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We have finally left France. It is sad, but Italy awaits us and we cannot ignore the fact that we are traveling. The villa that we are staying in is on the third floor of somebody's house. The Italian language is similar to French, but it is also very different. I can speak a few words of it: pizza, spaghetti and Roma. I don't think this will help very much.
We went to the Leaning Tower of Pisa (not pizza). The tower was built on unstable ground, and Dad said that it was leaning even before it was finished. This explains why the entire bottom of the tower is leaning, but the top is tilted so it is level with the ground. It was very cold when we got there, and we couldn't climb the tower because there were no more tickets (there seems to be a ticket shortage right now; first in Nice and now in Italy). That was okay, because we weren't planning on climbing it anyway. Dad took some trick pictures of Joss and I holding up the tower of Pisa, and I took one of Dad holding it up. We also bought some pins and patches for Italy and the Leaning Tower for our collections.
We also went to the Cinque Terre. Cinque in Italian means five, and Terre is ground. The Cinque Terre are five towns built along the coast of the Mediterranean Sea. There is a little train that goes from town to town, but there are also hiking trails. Mom and Dad told us that we were going to start with the hardest walk, Monterosso to Vernazza. Joss and I were looking for gelato, Italian ice cream. We didn't find any, so Joss just got a popsicle and I got an ice cream sandwich. After we were done with that, we played at a small park for a while. Then we began our hike.
As the trail was right next to the Mediterranean Sea, there was a sheer drop off to one side of the trail. This made Mom extremely nervous, especially since there was no railing. Joss kept running ahead and out of our sight, so Mom kept sending me after him so that we knew he hadn't fallen off the cliff. After about an hour of hiking, we stopped for a lunch of peanut butter and jelly sandwiches. Yum. And then we walked the rest of the trail…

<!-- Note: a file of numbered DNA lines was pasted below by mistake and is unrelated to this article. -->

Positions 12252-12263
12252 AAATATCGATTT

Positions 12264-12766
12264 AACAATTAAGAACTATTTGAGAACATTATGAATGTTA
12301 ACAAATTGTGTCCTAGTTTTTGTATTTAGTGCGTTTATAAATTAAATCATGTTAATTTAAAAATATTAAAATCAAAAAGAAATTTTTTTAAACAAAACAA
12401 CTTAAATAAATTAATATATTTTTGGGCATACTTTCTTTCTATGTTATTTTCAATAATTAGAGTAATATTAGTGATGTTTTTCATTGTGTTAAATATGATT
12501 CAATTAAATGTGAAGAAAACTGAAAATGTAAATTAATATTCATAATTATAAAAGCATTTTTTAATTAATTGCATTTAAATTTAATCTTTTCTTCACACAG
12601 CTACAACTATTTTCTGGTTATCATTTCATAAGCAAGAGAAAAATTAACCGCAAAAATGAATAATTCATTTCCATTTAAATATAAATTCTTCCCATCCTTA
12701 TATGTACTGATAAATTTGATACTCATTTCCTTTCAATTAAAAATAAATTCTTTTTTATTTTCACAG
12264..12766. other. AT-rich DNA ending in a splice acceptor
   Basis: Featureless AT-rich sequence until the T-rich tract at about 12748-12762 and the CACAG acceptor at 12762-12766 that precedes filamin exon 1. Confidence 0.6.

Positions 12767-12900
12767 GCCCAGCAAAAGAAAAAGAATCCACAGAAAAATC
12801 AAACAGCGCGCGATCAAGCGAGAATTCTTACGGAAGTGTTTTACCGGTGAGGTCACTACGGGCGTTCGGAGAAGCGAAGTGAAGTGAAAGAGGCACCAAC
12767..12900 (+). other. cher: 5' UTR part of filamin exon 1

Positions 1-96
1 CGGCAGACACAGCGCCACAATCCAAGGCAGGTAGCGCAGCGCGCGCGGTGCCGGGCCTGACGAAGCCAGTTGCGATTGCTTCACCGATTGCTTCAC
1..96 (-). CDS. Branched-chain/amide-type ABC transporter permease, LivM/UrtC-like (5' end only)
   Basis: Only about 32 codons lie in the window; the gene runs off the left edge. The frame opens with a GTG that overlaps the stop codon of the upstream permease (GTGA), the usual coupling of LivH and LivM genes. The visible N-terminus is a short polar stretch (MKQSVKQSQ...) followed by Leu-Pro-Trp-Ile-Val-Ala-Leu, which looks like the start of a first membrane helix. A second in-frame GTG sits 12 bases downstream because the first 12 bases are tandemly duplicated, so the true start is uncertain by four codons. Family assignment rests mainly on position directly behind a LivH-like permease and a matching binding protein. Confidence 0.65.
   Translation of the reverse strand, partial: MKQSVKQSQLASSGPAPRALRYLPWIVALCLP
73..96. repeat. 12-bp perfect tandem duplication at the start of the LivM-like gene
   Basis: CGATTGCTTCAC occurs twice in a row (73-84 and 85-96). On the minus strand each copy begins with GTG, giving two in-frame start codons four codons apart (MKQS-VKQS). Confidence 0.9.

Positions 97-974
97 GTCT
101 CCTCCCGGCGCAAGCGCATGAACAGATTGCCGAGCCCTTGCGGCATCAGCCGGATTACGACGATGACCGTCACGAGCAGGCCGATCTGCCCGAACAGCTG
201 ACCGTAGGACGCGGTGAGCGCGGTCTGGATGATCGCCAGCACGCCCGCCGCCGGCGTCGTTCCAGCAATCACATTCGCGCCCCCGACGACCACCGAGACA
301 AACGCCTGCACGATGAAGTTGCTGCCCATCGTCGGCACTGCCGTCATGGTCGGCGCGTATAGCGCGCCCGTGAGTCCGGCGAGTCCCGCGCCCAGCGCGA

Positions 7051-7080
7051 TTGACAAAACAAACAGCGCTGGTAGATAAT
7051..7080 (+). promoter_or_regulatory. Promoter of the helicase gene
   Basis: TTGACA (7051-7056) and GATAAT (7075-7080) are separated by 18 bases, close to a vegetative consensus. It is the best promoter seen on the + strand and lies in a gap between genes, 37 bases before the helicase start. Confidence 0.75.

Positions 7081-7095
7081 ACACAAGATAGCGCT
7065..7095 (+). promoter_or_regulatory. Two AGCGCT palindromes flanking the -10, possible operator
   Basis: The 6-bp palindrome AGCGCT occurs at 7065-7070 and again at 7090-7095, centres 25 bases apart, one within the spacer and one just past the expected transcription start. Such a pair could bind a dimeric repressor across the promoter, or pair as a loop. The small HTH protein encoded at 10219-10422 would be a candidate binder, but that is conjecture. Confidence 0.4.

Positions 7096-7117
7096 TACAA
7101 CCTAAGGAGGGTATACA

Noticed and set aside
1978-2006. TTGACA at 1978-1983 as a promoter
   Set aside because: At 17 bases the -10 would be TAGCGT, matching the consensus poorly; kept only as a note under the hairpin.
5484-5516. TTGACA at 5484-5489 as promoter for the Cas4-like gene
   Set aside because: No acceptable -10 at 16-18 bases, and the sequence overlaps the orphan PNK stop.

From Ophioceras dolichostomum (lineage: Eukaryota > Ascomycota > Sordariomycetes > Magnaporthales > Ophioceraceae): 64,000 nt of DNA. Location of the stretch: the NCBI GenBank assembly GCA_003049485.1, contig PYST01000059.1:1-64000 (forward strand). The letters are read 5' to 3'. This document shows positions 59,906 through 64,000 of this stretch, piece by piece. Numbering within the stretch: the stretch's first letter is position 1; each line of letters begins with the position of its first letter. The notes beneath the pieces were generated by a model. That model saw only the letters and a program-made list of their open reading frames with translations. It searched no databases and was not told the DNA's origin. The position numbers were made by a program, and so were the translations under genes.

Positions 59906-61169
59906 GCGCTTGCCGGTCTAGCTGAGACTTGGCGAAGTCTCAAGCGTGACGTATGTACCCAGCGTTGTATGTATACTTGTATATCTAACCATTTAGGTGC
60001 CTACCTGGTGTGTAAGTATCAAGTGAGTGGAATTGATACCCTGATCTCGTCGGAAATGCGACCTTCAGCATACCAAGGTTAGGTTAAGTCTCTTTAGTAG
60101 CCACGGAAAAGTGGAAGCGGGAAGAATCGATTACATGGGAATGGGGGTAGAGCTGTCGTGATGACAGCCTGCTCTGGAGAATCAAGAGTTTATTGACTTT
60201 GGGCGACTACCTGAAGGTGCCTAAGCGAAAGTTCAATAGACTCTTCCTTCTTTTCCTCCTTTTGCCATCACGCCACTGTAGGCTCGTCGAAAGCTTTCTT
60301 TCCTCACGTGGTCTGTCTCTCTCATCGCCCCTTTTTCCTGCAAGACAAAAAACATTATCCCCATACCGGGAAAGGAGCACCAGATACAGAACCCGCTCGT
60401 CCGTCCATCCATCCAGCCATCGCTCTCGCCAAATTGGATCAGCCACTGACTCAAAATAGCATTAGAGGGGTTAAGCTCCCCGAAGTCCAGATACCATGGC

Pant…Pant…Pant…Town ahead! These were the noises that we were making as we approached Vernazza. We walked into town, and this time Dad was leading. Again we looked for a Gelateria (a place that makes gelato) with no luck. Mom and Dad let Joss and I play on some rocks by the sea for a while, then we went to the train station to take the train back to Monterosso; we weren't about to walk all the way back.
This time, luckily, there was no ticket shortage. After getting on to the real train (it seems the Italians try to trick you by sending out three other fake trains before yours), however, Dad discovered that he had not validated our tickets. So we had to buy new ones. Mom and Dad let us play some more at the park when we arrived at Monterosso, and then we went back to our villa.
For our last adventure in Ponte Mazzori, we went to the Uffizi museum in Florence. We had finally found gelato, and it was really good! Dad decided to read to us about the paintings, that way Joss and I weren't just staring at a picture without even knowing who painted it. We learned how in the Medieval Ages, painters tried tipping the head of the main person forward to make it look 3-D (nice try) and how painters in the Renaissance learned perspective. It was a lot more fun than any other museum that I had visited in Europe and I am looking forward to more museums and other Italian adventures (and also more gelato!)
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